Distributorless ignition systems require (CKP)-(CMP) – Crankshaft-Camshaft Position Sensors.
These (CKP)-(CMP) Sensors serve essentially the same purpose as the ignition pickup and trigger wheel in an electronic distributor.
The big difference being that the basic timing signal is read off the crankshaft instead of the distributor shaft.
This eliminates ignition timing variations that can result from wear and backlash in the timing chain and distributor gear.
As a result, This also eliminates any need for timing adjustments.
The ECM uses signal pulses from the crank position sensor (CKP) to calculate when a particular cylinder is approaching top dead center. The pulses from the cam position sensor (CMP) are used to decide whether it is on a compression or an exhaust stroke.
When either signal is lost, the ECM may shut down ignition, injection or both. Sensor failures are extremely common on certain makes. In the past, a failed sensor frequently meant a no-start or an engine that died “just like you turned off the key” going down the road.
What does a Camshaft/Crankshaft Position Sensor do?
- The Camshaft sensor determines which cylinder is firing to establish injector synchronization and coil firing sequence in DIS systems. Crankshaft sensors set ignition timing, supply the RPM signal, and determine engine speed.
Where are these sensors located?
- The Camshaft Position sensor is typically located in the cylinder head of the engine and has a cylindrical portion that inserts into the head. The Crankshaft Position sensor is normally located in the timing cover or on the side of the block with a cylindrical portion that inserts into the block.
Will a malfunctioning Cam or Crank Sensor illuminate the check engine light or affect vehicle operation?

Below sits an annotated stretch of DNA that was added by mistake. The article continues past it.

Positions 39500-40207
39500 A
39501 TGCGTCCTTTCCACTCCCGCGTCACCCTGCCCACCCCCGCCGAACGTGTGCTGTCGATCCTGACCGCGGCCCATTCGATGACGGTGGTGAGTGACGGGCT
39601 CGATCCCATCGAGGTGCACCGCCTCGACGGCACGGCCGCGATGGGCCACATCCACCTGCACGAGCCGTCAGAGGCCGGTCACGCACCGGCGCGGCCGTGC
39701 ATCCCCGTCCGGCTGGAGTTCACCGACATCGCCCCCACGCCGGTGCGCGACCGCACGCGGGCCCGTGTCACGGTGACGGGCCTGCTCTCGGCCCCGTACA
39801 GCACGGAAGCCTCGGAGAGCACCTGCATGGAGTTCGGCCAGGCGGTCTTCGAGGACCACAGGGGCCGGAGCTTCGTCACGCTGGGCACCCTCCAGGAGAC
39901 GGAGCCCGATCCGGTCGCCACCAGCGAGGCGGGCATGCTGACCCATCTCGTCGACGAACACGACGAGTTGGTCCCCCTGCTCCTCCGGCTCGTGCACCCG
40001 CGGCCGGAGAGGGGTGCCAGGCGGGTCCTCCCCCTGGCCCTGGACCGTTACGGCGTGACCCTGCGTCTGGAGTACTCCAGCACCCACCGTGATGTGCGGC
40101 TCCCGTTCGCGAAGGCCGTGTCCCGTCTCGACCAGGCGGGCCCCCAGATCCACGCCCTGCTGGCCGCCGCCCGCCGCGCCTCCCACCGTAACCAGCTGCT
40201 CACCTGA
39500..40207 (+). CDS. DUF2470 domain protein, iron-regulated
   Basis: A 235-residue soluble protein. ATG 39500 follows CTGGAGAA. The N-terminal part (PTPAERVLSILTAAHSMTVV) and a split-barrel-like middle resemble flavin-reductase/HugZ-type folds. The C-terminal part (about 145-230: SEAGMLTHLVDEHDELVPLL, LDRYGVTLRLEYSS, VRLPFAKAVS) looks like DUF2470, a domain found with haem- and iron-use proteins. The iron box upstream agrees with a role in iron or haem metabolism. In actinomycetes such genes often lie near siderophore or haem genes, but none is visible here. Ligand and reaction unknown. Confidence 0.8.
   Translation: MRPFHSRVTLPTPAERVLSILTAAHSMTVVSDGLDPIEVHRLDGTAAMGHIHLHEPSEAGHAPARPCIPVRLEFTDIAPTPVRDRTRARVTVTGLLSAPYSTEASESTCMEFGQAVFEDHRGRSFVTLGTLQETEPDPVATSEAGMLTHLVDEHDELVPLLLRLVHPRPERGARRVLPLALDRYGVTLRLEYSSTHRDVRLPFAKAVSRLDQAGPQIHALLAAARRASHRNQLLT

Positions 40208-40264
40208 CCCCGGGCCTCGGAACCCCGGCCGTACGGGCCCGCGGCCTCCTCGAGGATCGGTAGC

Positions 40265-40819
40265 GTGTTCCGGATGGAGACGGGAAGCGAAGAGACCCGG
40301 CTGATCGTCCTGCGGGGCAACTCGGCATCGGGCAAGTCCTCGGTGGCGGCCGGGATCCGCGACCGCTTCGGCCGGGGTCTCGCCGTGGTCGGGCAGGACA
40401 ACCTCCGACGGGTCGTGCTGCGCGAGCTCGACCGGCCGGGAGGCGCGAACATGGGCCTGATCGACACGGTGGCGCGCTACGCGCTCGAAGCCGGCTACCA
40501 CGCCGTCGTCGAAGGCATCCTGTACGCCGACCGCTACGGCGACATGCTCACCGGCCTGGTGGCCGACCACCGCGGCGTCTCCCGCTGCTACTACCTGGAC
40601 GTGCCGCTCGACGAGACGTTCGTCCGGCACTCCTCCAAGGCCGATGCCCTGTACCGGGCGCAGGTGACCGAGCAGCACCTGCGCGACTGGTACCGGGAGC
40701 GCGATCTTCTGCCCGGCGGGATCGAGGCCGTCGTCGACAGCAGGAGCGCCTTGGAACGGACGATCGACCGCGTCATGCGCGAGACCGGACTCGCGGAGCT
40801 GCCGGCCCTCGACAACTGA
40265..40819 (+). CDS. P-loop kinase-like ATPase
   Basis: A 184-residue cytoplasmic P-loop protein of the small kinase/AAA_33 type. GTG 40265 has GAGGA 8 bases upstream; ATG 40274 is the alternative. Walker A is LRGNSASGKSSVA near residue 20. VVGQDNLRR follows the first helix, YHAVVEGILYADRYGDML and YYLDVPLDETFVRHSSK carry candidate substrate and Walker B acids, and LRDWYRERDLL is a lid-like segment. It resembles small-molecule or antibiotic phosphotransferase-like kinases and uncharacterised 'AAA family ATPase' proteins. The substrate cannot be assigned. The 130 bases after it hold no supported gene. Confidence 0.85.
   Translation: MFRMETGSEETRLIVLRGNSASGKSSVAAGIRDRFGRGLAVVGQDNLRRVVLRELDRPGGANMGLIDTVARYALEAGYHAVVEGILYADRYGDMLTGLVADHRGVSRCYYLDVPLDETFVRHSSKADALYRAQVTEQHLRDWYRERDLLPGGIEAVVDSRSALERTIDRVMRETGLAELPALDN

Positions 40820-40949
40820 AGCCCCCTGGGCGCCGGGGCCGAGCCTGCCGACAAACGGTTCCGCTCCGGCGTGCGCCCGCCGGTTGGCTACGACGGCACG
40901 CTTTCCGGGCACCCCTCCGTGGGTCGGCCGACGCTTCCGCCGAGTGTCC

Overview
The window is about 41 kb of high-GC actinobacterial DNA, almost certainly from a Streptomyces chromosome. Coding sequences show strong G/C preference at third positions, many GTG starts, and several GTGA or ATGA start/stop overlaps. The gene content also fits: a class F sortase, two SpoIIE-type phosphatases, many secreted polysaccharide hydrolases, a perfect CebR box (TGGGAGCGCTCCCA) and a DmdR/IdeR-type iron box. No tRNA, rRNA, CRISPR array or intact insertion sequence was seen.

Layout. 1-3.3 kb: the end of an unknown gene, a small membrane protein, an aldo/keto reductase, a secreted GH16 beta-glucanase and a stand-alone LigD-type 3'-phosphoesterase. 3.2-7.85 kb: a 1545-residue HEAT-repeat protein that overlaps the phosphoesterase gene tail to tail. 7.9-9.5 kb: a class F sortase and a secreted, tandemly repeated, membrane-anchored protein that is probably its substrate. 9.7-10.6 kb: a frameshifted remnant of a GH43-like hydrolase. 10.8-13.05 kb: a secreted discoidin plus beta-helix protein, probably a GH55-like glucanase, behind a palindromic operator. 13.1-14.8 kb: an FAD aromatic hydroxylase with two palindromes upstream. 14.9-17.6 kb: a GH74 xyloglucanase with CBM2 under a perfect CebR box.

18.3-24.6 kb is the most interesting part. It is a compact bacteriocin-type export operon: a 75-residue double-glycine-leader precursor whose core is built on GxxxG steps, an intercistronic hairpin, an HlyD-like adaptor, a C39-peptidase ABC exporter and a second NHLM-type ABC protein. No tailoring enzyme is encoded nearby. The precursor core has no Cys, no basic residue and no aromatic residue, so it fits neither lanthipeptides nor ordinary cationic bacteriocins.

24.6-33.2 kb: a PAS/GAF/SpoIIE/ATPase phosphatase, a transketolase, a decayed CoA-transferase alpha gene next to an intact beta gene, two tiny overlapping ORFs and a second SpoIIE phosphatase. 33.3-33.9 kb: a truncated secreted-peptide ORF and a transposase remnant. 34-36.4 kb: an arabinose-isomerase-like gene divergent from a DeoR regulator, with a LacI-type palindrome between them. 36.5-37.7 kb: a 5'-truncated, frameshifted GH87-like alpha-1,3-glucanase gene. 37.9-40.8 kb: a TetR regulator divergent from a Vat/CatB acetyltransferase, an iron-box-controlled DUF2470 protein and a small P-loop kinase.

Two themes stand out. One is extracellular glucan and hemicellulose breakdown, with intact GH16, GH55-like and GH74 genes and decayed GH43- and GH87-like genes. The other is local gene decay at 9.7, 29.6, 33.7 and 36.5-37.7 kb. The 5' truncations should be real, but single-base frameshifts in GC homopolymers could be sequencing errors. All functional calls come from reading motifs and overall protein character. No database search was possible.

- Yes, a failing sensor can illuminate the MIL, and may cause vehicle stalling or a no-start condition.
What are the common causes of failure?
- Typically these sensors fail due to exposure to high heat.
How to determine if these sensors are malfunctioning?
- Look for RPM on a scan tool while cranking the engine. If the engine runs, a scope is the best diagnostic tool. Typical trouble codes: Crankshaft P0335; Camshaft P0340.
(CMP) – Camshaft Position Sensors
The camshaft sensor monitors the frequency at which the camshaft is turning. The camshaft sensor records the rate at which the camshaft is rotating. By extension, this tells the computer the rate at which the engine’s valves are opening and closing.
(CKP) – Crankshaft Position Sensors
As the gas and air that the valves have pumped into the ignition chambers combust, the force against the piston causes the crankshaft to turn. The crankshaft sensor keeps track of the rate at which the crankshaft is rotating.
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(CKP)-(CMP) – Crankshaft-Camshaft Position Sensors Engine Codes
The fastest way to check the crank and/or camshaft sensors on a 1995 or newer vehicle with OBD II is to plug in your scan tool and check for any fault codes.
You can also use your scan tool to check for the presence of a cranking rpm signal if an engine is cranking but is not starting because there is no spark (which is often a clue that the crankshaft position sensor is not working).